UGANDA – The Poultry Association of Uganda has come forward to address the recent media reports alleging the presence of antiretroviral drugs (ARVs) in chicken tissue and feed sold on the Ugandan market.
In a statement, the Association vehemently refuted the claims, asserting its unwavering commitment to ethical practices and consumer safety.
The controversy stemmed from a study conducted by Makerere University, which revealed traces of ARV drugs in chicken products. The news story sparked considerable alarm among consumers, leading to widespread concerns about the safety and quality of poultry products.
The Poultry Association of Uganda made it clear that the practices mentioned in the media report were not representative of the operations within the Association.
They categorically denounced the use of ARVs to stimulate weight gain in poultry, emphasizing the unethical nature of such practices.
Furthermore, the Association highlighted the dubious scientific effectiveness of using ARVs in this manner and the significant public health risks associated with it.
Reiterating their commitment to high standards, the Association assured the public that their members adhere to strict guidelines and regulations to ensure the welfare of poultry and the safety of their products.
They stressed the importance of transparent practices and accountability within the industry. The Association pledged to intensify collaboration with regulatory bodies to guarantee full compliance among their members.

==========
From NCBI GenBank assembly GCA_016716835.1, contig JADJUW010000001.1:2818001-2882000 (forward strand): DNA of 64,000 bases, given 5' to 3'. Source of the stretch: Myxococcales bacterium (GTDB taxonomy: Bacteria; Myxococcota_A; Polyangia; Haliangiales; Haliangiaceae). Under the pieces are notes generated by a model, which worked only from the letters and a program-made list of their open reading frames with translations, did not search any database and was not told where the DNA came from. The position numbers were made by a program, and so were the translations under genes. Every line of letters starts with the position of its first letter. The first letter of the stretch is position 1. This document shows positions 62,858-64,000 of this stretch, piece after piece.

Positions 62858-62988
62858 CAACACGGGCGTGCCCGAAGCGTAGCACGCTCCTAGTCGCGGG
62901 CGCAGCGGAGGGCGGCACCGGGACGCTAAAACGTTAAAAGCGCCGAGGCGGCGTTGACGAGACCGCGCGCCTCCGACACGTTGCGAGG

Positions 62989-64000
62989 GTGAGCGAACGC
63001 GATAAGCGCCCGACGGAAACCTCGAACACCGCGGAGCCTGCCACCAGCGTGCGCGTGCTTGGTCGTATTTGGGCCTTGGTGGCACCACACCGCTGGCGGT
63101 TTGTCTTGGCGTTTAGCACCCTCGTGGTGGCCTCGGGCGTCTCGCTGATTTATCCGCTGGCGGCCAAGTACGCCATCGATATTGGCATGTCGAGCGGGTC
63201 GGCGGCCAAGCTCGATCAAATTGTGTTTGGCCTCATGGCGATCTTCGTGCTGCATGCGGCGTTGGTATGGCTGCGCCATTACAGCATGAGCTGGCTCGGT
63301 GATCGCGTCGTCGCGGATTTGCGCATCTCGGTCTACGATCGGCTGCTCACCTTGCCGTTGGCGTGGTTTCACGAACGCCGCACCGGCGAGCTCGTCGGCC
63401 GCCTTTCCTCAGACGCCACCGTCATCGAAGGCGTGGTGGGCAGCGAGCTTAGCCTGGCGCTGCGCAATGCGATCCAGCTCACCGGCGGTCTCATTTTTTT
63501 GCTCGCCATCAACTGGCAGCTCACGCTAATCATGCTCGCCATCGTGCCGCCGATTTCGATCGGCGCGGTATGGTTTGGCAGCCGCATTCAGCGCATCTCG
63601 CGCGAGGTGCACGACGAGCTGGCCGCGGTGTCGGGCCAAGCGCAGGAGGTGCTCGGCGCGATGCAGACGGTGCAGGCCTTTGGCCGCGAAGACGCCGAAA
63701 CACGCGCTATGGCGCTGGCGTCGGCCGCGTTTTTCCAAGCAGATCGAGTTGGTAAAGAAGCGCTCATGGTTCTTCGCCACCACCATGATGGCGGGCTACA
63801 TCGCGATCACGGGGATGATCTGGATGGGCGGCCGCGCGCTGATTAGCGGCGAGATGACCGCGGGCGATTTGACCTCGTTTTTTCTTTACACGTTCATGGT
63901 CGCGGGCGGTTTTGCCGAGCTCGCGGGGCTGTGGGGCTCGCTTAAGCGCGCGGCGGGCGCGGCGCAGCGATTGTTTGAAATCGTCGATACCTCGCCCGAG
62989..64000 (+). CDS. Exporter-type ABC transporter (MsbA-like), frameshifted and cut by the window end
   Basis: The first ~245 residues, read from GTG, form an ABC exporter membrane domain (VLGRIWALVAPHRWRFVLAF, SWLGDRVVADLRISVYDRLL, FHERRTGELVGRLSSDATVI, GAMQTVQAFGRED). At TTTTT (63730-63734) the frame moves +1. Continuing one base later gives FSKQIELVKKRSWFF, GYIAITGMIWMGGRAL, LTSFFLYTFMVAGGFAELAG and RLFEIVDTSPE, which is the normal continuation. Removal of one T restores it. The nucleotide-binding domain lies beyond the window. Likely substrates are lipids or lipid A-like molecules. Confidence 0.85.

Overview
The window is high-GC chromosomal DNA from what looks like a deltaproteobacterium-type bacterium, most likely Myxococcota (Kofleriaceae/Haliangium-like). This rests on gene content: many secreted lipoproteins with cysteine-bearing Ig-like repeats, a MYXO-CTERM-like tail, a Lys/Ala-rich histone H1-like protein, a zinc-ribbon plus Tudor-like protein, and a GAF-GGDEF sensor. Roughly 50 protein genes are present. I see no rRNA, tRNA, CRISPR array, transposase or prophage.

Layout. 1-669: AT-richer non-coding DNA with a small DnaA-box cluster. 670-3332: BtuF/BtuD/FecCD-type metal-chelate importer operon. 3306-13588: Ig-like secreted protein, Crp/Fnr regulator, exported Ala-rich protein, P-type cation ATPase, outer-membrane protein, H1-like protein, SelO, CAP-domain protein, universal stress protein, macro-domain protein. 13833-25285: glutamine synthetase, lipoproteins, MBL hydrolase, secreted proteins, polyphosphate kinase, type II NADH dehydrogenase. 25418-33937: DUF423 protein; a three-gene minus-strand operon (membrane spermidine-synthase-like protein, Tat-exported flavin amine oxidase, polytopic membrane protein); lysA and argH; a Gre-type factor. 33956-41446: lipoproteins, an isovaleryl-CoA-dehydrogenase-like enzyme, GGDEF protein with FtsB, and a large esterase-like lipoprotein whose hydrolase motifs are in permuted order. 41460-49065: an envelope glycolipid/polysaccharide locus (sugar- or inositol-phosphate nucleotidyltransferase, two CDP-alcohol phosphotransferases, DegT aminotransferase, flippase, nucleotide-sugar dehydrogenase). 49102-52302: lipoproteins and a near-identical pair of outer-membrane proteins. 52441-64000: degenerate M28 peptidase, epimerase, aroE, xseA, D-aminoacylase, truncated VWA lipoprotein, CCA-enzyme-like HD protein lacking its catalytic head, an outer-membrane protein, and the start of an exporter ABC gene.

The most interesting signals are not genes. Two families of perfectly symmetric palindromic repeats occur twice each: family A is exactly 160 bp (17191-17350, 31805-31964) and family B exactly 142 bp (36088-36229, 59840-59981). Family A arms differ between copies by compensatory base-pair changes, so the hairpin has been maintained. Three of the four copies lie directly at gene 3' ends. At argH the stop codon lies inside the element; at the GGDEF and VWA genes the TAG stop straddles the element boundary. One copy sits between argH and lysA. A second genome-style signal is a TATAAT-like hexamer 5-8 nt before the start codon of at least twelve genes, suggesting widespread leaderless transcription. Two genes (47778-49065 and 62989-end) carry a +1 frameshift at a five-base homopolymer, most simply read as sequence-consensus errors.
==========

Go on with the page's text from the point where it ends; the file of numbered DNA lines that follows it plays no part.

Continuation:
While appreciating the media’s role in ensuring consumer safety, the Association urged for comprehensive and balanced representation of all industry players in reports. They acknowledged the vital role of media in promoting ethical practices and consumer welfare.
Concerns about ARV shortages
The Association expressed deep concern about the potential implications of the media report on ARV shortages in Uganda and its impact on those genuinely in need of these medications.
Misusing ARVs in the poultry industry could exacerbate drug shortages and affect individuals with HIV/AIDS who rely on these medications for their health and well-being.
In a show of commitment to consumer safety and best practices, the Poultry Association of Uganda pledged to educate its members on ethical practices and prevent any further instances of unethical conduct.
They welcomed an open dialogue with the public and offered to provide additional information about their practices to address any concerns.
As the controversy unfolds, regulatory bodies and stakeholders are closely monitoring the situation to ensure compliance with industry standards and consumer safety.
The Makerere University study has triggered a broader conversation about the integrity of the food supply chain in Uganda.
It also highlights the need for robust oversight and cooperation among industry players, regulatory authorities, and consumer advocacy groups to maintain the highest standards of quality and ethics in the poultry industry.